General View and Proposal

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General View and Proposal

The Japanese Experience in Technology: From Transfer to Self-Reliance

Title: Part II. Case-Studies: Chap. 13: The Development of Japanese-style Management
Author: Hayashi, Takeshi
Publisher: United Nations University Press
Published Year: 1990
Table of ContentsMain Text (PDF version)

Part II. Case-Studies: Chap. 13: The Development of Japanese-style Management

The Japanese Approach

For some time now, the characteristics of Japanese-style management have been a popular topic, mainly in Europe and in the United States. Such topics as the business group, the seniority wage system, the lifetime employment system, the periodic recruitment of new graduates, and the ringi system have been examined in diverse ways. But a look at the actual operations of enterprises in Europe and the United States indicates that, though there are differences due to managerial climate and environment, there are many similarities of principle between the Japanese and Western approaches. There is even the opinion that it is inappropriate to conclude that Japanese management practices are special or that they are not universal. Emphasis in recent analysis has been on how the Japanese management style has arisen and evolved historically, rather than on its typological characteristics.

Economic Nationalism

The problem of Japanese management methods, in contrast to those in Europe and the United States, and the formation and development of a government-led national economy have become an issue of concern, especially when examined in the context of the situation in developing countries. And yet, Japanese bureaucrats complain about their lack of power. A Japanese economic bureaucrat lamented, after making a visit to the Republic of Korea, that what Korea is doing would be impossible in Japan.
If the government's policies encourage development and if industry and management respond co-operatively, the relation is said to be good. The comment on Korea, however, implies that it is now not good. Indeed, one sector of Japanese bureaucracy disparagingly compares the present business world to the military of the past.
Since the Meiji period, Japan's development as a nation-state has been supported largely by government enterprises. Private enterprise has wielded little power, and an atmosphere of predominance of state power over the private world has prevailed.
The bureaucracy has been criticized as lacking flexibility; it has no objective standard for evaluation, and tends toward expansion. Although it professes a concern for public welfare and proclaims its neutrality, it cannot escape a conservatism rooted in legalism and bureaucratism. It is difficult to expect bureaucrats to respond quickly to changing situations. Criticism from the business world triggers such comments from the bureaucracy as the one on Korea. In other words, the physiology of the bureaucratic system does not respond well to economic logic. Unlike in the United States and elsewhere, Japan has no tradition of representatives from specific industrial fields entering the administration to take charge of policies. In Japan, the bureaucracy is made up of professional bureaucrats.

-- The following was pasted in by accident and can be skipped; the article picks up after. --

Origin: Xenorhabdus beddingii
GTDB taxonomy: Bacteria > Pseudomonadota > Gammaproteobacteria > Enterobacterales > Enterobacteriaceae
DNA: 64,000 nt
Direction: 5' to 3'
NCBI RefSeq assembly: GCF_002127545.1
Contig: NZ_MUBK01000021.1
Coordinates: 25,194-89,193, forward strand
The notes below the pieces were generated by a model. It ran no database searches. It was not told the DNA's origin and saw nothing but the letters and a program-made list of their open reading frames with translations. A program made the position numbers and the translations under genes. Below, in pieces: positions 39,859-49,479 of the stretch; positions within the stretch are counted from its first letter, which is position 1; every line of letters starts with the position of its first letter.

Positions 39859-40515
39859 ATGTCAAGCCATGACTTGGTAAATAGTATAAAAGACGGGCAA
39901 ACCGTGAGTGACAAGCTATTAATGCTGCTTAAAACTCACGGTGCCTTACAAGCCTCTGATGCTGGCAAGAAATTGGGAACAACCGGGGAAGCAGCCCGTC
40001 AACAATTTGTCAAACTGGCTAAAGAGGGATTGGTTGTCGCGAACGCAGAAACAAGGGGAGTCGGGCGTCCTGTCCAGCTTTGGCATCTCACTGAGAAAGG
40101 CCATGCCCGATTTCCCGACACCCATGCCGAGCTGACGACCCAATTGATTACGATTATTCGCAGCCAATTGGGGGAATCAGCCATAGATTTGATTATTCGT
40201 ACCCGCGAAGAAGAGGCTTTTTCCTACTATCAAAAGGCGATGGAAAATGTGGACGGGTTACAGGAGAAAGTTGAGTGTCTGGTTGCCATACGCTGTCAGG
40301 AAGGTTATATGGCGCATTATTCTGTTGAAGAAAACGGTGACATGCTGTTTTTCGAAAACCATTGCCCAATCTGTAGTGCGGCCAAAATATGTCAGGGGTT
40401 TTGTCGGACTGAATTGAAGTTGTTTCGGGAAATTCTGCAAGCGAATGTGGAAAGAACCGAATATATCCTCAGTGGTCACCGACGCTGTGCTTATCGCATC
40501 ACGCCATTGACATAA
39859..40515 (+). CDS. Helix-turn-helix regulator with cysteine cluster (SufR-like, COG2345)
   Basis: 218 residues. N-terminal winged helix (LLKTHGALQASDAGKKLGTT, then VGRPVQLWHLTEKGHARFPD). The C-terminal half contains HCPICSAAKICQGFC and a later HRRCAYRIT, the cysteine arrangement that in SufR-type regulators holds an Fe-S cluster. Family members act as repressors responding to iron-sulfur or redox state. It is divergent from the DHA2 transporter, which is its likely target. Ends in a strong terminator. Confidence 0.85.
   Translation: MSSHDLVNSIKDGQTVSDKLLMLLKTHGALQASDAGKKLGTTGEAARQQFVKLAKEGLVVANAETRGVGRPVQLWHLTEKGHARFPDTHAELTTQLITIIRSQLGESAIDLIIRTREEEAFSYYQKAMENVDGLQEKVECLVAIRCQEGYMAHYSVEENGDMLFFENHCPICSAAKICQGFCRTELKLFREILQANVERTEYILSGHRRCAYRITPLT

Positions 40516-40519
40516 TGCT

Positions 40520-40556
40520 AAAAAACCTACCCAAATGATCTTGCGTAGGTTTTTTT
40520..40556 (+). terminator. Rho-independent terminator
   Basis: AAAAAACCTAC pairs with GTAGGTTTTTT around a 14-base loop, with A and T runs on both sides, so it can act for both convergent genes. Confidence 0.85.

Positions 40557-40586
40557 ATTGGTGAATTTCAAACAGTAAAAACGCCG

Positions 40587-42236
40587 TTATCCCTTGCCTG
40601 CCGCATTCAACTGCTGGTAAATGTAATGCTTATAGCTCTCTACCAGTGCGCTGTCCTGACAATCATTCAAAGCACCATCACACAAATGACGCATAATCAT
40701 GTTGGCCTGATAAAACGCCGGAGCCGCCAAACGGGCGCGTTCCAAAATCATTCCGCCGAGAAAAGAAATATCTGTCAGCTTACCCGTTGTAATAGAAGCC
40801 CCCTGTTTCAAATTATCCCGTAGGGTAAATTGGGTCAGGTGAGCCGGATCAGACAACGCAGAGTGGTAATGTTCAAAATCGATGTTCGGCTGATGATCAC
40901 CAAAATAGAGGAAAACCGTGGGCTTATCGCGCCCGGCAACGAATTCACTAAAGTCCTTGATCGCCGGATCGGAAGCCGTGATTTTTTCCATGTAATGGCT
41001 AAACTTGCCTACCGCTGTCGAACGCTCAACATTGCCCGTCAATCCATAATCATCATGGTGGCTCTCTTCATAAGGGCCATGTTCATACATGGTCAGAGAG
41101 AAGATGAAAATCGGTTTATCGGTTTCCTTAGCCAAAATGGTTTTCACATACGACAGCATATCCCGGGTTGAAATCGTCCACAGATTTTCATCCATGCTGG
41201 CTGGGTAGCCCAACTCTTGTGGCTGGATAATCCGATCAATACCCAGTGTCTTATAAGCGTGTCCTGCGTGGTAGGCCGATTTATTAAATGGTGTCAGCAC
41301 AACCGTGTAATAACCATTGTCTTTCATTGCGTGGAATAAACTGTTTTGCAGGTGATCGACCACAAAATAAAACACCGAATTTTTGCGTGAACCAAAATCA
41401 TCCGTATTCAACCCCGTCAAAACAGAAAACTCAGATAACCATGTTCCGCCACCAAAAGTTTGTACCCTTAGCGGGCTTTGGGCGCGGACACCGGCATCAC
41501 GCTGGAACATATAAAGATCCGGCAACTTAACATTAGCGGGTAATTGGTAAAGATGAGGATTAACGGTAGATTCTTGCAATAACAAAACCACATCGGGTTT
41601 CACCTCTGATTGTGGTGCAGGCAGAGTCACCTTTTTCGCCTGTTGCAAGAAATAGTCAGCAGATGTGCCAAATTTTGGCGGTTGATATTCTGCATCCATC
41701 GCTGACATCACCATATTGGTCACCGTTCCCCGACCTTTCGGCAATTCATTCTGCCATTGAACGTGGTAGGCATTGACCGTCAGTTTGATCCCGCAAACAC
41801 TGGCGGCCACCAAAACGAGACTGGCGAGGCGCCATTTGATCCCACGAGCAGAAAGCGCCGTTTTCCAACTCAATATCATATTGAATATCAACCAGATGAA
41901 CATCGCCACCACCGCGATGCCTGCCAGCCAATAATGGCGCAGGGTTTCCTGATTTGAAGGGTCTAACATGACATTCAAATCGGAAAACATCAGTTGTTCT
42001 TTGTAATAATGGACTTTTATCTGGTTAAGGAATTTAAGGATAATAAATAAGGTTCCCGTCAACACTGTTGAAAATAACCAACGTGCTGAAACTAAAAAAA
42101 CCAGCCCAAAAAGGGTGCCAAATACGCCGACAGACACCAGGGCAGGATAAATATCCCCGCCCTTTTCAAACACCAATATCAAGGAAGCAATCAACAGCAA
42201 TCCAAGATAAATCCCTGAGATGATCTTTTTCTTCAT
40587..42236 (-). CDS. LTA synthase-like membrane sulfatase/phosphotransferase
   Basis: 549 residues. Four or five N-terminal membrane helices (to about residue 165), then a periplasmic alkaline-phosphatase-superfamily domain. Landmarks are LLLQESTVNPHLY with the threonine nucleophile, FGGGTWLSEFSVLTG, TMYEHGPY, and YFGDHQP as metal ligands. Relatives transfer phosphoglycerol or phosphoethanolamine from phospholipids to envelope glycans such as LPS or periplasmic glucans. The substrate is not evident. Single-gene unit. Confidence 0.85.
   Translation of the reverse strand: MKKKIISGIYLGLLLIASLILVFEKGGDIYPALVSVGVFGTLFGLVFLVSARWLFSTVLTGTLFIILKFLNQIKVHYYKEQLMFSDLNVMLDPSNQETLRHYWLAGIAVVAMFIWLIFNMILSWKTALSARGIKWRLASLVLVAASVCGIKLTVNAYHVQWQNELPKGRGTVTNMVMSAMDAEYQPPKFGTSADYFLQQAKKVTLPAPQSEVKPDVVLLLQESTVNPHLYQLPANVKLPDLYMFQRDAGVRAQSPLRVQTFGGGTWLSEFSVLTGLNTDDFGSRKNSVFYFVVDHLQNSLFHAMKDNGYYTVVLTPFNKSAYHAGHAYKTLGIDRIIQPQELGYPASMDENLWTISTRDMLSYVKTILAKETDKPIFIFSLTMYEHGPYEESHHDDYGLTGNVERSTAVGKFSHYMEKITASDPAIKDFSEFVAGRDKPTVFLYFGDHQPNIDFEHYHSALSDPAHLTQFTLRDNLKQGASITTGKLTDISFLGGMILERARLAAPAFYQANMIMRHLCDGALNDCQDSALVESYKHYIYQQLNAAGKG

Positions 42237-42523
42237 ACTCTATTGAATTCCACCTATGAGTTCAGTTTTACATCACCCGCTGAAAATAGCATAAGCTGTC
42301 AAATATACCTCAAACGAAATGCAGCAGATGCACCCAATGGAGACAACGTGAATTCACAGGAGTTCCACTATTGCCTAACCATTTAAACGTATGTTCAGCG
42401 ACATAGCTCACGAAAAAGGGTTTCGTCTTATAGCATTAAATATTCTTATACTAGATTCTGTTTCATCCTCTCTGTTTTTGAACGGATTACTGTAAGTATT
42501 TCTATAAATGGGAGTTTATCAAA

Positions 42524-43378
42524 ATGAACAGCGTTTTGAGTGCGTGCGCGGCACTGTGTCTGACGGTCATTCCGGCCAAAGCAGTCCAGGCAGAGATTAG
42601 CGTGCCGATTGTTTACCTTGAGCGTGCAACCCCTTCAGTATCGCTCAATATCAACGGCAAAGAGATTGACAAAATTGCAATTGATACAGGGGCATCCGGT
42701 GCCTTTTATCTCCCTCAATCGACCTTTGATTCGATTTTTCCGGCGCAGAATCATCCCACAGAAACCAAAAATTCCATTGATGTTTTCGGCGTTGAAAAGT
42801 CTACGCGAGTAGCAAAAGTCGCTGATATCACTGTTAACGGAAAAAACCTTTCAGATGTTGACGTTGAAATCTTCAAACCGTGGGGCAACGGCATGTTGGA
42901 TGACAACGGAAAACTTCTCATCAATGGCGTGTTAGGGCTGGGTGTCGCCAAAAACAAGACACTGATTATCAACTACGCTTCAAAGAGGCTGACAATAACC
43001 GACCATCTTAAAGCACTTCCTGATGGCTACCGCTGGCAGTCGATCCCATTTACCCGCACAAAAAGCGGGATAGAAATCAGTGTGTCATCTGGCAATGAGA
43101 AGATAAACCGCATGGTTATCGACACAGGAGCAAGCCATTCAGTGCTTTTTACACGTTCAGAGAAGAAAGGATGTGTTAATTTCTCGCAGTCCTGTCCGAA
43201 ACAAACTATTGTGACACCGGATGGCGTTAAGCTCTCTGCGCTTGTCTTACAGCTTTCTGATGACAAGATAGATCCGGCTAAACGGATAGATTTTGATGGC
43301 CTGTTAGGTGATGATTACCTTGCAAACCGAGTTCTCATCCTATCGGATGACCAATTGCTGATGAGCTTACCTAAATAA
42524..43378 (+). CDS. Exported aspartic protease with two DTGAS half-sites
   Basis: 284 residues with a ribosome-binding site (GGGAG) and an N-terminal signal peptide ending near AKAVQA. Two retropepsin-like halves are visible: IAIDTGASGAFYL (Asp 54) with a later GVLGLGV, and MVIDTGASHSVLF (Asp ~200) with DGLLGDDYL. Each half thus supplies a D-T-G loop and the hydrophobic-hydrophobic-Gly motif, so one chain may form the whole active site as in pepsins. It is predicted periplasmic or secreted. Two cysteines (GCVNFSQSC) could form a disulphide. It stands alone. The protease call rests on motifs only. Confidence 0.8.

Nevertheless, foreigners opine, Japan is something best represented by the label "Japan Incorporated."
Although the make-up and logic of government and business are basically different, the two once enjoyed good relations in Japan. But these relations have been lost, and the government's leadership has been failing.
In the Meiji period, the government adopted preferential measures to assist the Mitsubishi Company in opening up coastal navigation. Mitsubishi actively co-operated in order to bring about realization of the government's (Okubo cabinet's) policy of guiding and encouraging small enterprises to devote themselves to industry.
The government undertook to sell certain state enterprises to the private sector, and companies that qualified followed Mitsubishi's example. These companies had managerial ability and were ready and willing to co-operate in the national programme.
The consensus among politicians and entrepreneurs in this period was to curtail imports and promote exports. Thus, in terms of policy, the national interest did not conflict with the interests of private business. One attraction for the private sector was that the government had collected technology and information on the international environment and economy in an era when information was scarce and valuable.

The Impotence of the Political Parties

If the shareholders of Japan Inc. were the Japanese people and the party politicians were the agents attending the general meeting of the corporation on behalf of the people, the functions to ensure long-term dividends would be performed by the politicians and their parties. However, both before and since World War II, the Diet has not attracted the intellectual elite, and the political parties and politicians have been incompetent in planning policies.